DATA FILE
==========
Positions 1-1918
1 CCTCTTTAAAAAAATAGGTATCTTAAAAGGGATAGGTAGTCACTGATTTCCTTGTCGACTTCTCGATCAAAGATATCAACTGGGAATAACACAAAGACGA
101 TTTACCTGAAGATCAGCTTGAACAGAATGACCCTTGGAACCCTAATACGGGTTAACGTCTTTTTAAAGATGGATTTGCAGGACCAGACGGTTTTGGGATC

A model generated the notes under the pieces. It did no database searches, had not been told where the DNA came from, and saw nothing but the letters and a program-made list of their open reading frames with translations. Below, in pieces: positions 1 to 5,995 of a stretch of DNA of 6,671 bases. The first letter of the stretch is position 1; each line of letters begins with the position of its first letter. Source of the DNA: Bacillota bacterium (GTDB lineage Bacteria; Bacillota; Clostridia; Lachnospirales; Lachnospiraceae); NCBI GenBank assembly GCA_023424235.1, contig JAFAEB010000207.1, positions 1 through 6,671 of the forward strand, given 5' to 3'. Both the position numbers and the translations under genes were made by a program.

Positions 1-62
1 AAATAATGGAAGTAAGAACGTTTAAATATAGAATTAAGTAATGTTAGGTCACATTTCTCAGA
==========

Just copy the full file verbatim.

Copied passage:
Positions 1-1918
1 CCTCTTTAAAAAAATAGGTATCTTAAAAGGGATAGGTAGTCACTGATTTCCTTGTCGACTTCTCGATCAAAGATATCAACTGGGAATAACACAAAGACGA
101 TTTACCTGAAGATCAGCTTGAACAGAATGACCCTTGGAACCCTAATACGGGTTAACGTCTTTTTAAAGATGGATTTGCAGGACCAGACGGTTTTGGGATC

A model generated the notes under the pieces. It did no database searches, had not been told where the DNA came from, and saw nothing but the letters and a program-made list of their open reading frames with translations. Below, in pieces: positions 1 to 5,995 of a stretch of DNA of 6,671 bases. The first letter of the stretch is position 1; each line of letters begins with the position of its first letter. Source of the DNA: Bacillota bacterium (GTDB lineage Bacteria; Bacillota; Clostridia; Lachnospirales; Lachnospiraceae); NCBI GenBank assembly GCA_023424235.1, contig JAFAEB010000207.1, positions 1 through 6,671 of the forward strand, given 5' to 3'. Both the position numbers and the translations under genes were made by a program.

Positions 1-62
1 AAATAATGGAAGTAAGAACGTTTAAATATAGAATTAAGTAATGTTAGGTCACATTTCTCAGA